7. Peta Louise

    Great coat Katie! The fabric is lovely and I really like the idea of using a zip instead of hooks and eyes. Also, the scenery in your photos is stunning – I’ve never been to Yosemite but would love to visit there one day.

  8. Fiona

    Love the fabric and love your addition of a zip Katie! This is so you and must be so wearable too.
    I am so insanely jealous of your trip, I want to be back there! Have an amazing end to your hols

  9. Claire Ross

    Love this. Very tempted by this pattern although not sure if it would be too complicated for me as I am still a bit of a novice!

  10. sundari carmody

    Whenever I read Yosemite my brain rhymes it with Vegemite. I think I even said that out loud once – ahem – of course I *know* how to pronounce it! It rhymes with Yeti.
    Oh and what a great location to take photos of the new jacket. I’ve sewn up the Purl Bee quilted vest and always wanted to put sleeves on it, but now I can skip the headache. Yours is lovely.

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  13. susann

    Hi,
    I was thinking of making a Tamarack Jacket but was put off by the fabric requirements. Since I don’t need the inside fabric to be fancy I would be interested in how much of the outer fabric I would need. Do you remember how much of the nani iro you used?

    1. Katie Post author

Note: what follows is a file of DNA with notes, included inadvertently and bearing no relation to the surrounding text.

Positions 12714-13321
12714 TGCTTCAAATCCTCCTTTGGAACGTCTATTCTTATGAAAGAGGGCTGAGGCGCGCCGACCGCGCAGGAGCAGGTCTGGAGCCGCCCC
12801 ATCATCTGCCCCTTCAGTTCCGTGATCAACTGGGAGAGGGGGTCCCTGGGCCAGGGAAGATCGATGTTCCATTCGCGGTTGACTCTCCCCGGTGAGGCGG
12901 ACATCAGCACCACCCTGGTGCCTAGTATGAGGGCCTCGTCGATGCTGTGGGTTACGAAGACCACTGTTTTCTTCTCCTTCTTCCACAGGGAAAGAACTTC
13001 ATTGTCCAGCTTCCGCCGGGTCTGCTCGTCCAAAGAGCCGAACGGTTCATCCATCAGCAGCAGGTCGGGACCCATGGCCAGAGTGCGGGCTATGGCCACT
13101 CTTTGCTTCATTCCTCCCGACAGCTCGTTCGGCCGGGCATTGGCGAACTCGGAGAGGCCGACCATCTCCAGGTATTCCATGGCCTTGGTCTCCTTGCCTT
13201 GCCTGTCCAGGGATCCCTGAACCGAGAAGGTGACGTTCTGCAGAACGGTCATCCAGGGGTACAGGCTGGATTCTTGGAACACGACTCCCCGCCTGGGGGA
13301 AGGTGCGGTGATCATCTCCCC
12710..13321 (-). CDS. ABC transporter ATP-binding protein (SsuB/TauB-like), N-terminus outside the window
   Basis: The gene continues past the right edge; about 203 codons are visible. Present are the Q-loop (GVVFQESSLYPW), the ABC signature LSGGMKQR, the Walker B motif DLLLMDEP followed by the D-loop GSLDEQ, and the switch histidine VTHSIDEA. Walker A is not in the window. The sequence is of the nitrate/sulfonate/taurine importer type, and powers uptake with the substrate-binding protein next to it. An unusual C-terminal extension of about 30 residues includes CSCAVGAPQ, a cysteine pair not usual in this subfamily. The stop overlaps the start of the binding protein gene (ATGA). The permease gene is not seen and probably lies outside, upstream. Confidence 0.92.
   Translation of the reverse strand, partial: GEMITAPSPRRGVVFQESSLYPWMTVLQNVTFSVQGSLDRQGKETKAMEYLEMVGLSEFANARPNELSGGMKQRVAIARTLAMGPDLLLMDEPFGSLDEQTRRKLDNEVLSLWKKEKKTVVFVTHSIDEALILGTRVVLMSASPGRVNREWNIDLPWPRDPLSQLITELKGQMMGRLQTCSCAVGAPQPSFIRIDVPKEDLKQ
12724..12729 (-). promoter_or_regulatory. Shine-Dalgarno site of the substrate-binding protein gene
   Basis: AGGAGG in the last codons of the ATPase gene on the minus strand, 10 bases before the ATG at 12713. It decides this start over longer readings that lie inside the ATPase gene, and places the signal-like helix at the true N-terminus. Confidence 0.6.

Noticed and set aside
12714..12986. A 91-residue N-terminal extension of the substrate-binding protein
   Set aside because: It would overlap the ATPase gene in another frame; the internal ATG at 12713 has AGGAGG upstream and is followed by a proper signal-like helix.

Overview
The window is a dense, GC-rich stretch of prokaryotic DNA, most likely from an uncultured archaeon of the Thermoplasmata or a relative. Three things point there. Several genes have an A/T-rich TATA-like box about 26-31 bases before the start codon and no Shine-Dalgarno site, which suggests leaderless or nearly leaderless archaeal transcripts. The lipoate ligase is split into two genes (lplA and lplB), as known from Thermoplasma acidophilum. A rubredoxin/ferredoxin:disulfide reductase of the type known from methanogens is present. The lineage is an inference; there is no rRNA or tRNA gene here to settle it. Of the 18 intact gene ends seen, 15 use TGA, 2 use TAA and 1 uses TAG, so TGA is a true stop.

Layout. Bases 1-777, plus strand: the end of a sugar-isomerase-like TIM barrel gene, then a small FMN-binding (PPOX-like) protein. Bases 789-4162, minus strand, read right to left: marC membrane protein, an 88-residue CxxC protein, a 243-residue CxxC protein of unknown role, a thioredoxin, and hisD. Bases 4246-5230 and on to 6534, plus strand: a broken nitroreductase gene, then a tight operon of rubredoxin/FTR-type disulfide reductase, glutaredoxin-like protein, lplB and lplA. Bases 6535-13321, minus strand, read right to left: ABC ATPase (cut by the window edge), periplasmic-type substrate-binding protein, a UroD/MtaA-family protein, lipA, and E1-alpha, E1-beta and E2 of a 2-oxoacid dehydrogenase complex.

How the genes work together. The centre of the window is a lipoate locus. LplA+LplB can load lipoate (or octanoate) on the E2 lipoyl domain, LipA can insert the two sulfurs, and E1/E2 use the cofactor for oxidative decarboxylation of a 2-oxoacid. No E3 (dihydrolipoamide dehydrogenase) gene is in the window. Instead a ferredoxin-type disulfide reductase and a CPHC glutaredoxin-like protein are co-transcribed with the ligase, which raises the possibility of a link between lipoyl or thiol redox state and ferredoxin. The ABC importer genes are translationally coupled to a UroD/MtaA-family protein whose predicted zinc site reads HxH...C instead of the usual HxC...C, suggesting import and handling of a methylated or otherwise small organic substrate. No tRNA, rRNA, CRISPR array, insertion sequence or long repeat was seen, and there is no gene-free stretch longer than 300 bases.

Hi Susann, I used either 2 or 2.5 metres of the narrow (44″) Nani Iro fabric and just barely squeezed the outer pieces and bias binding on. I think Jen did mention on the Grainline blog about fabric requirements when excluding the lining.

  14. Jennifer Sandoval

    Hi, Katie!

    I, too, want to use either my Nani Iro, Kokka, or Kobayashi double gauze. Do you think I can do it without using fusible batting? Should I use a light woven interfacing?
    I’m the smallest size, save for a 2″ FBA. I have 2.5 YARDS of the double gauze; will that work, you think?
    Did you use double gauze as the binding? If so, was it hard to do? Did it press well? Did you use a bias maker?
    I’m just scared that the whole dang thing will pucker. Double gauze isn’t very crisp, nor flat; so, I’m afraid you just rock, sew on a Bernina, and your feat cannot be accomplished on my Pfaff (though it’s new-ish and has that IDT feature.)

    1. Katie Post author

      Hi Jennifer!

      Interfacing might be useful, though it depends on the weight of batting you use, and if you want a bit more structure or a squashier finish.

      I think I had the same amount of fabric and I could squish my size on – disregarding the layplan and getting quite creative with where to cut the binding from! But yes, it should be enough.

      The dual feed should mimic the walking foot’s effect, but I would still say go slow and take the time to baste and handstitch where necessary – it was quicker overall for me to handsew the binding rather than risk needing to pull it all out!

      Good luck!